– and even that one isn't problematic. Yes, there are a few examples where the chosen image is certainly wrong. But until wikipedia has an API that gives you the canonical image for an article, there'll always be some sort of guesswork involved. The infobox suggestion might work, but we'll have to look closer at that before I can say that it's workable; a) we don't look at the HTML, and b) not all pages have an infobox.

Bottom line: tweaking is certainly a thing we can do, but it has to be within reason. It's not like this is a problem of extraordinary magnitude, and (unless we stop showing images altogether), there'll always be wrong choices.

share|improve this answer
4  
Not that I'm sure this is an issue worth the developer time, but how about letting the user choose when they create the link? It's how Facebook does it, and it works nicely. –  Pëkka Aug 20 '11 at 17:25
1  
How about if you simply picked the first image in the HTML after <img class="thumbimage" ? That would be a huge improvement. To be honest, people are complaining about this all the time in English chat. Consider subtle but all the more misleading errors like this one: Protura. It would be really cool if this could be fixed at some point! –  Cerberus Jan 13 '13 at 4:37
    
Here is another example: Middle Earth is an aeroplane...it happens all the time, almost every other picture is wrong that we see in EL&U. –  Cerberus Jan 14 '13 at 4:17
    
@Cerberus Let's stay with the truth, okay? –  balpha Jan 14 '13 at 8:39
    
@balpha: Okay, perhaps not every other picture...but it feels like every other! hands on hips Perhaps we should make a Greasemonkey script, then. Shouldn't be hard, I think (except that I'm a total layman). –  Cerberus Jan 14 '13 at 10:17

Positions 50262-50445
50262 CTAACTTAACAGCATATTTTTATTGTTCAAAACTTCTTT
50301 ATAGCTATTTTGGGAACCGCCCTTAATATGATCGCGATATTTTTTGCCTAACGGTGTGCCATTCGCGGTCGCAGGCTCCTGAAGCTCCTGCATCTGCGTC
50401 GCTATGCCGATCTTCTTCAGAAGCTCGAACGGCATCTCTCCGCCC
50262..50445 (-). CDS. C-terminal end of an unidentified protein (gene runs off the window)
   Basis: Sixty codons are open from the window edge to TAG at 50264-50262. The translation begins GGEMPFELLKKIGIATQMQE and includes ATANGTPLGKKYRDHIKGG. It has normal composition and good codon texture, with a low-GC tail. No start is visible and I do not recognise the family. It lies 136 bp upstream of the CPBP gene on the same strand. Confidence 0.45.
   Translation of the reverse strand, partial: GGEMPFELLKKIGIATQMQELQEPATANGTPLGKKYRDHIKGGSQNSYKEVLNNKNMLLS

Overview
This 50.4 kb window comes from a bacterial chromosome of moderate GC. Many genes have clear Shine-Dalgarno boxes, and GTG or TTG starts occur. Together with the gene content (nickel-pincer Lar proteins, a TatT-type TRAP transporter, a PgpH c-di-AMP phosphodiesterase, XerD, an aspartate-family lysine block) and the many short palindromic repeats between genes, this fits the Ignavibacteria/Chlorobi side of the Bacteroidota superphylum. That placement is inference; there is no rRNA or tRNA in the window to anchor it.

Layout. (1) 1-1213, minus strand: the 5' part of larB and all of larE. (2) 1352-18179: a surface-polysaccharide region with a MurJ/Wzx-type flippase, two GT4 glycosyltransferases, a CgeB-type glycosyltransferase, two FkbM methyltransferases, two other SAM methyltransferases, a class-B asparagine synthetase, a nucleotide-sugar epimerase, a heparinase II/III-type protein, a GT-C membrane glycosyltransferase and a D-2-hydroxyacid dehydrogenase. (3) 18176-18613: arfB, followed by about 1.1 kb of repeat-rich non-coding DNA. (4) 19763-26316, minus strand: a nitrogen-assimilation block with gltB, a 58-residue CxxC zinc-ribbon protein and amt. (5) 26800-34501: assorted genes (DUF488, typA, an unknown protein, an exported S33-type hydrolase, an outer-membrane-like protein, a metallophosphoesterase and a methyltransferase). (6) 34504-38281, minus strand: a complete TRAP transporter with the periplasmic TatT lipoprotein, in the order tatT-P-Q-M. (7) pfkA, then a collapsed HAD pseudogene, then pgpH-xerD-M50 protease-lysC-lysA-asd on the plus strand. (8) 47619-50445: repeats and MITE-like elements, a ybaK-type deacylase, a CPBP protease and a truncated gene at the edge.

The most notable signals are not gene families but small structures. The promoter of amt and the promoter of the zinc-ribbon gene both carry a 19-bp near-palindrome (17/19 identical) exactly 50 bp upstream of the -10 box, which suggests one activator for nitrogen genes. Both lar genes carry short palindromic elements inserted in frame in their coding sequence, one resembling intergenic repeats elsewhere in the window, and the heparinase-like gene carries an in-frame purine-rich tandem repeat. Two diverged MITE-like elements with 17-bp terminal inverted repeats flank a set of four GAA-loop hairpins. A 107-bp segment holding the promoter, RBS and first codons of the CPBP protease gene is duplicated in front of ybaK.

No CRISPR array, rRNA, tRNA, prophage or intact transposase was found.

Yay!! This is a huge improvement, thank you very much! I can't wait to one-box Lobotomy all over the rooms! We probably can't do better than Wikipaedia's own algorisms, and we will benefit automatically from when they improve them, as you say. So this seems like the best option. <dances from chat room to chat room exhilaratedly> –  Cerberus yesterday
1  
If there is some pattern with the images PageImages chooses incorrectly, it might make sense to report it. –  svick yesterday
add comment

It's not a perfect solution, but I'd suggest that if the page contains an infobox, which in turn contains an image, that one should take precedence.

The infobox is always denoted by <table class="infobox" ...>

That would have produced a correct or at least reasonable selection for all of the subjects mentioned so far, including balpha's Anonymous counterexample in the comments.

Failing that, it's pretty much luck of the draw.

share|improve this answer
add comment

Linking to The Treachery of Images gives a picture of a neuron, rather than the main image in question:

Ceci n'est un neurone.

The Treachery of Images The Treachery of Images (La trahison des images, 1928–29, sometimes translated as The Treason of Images) is a painting by the Belgian René Magritte, painted when Magritte was 30 years old. ...

This is not a pipe.

share|improve this answer
add comment

You must log in to answer this question.

Not the answer you're looking for? Browse other questions tagged .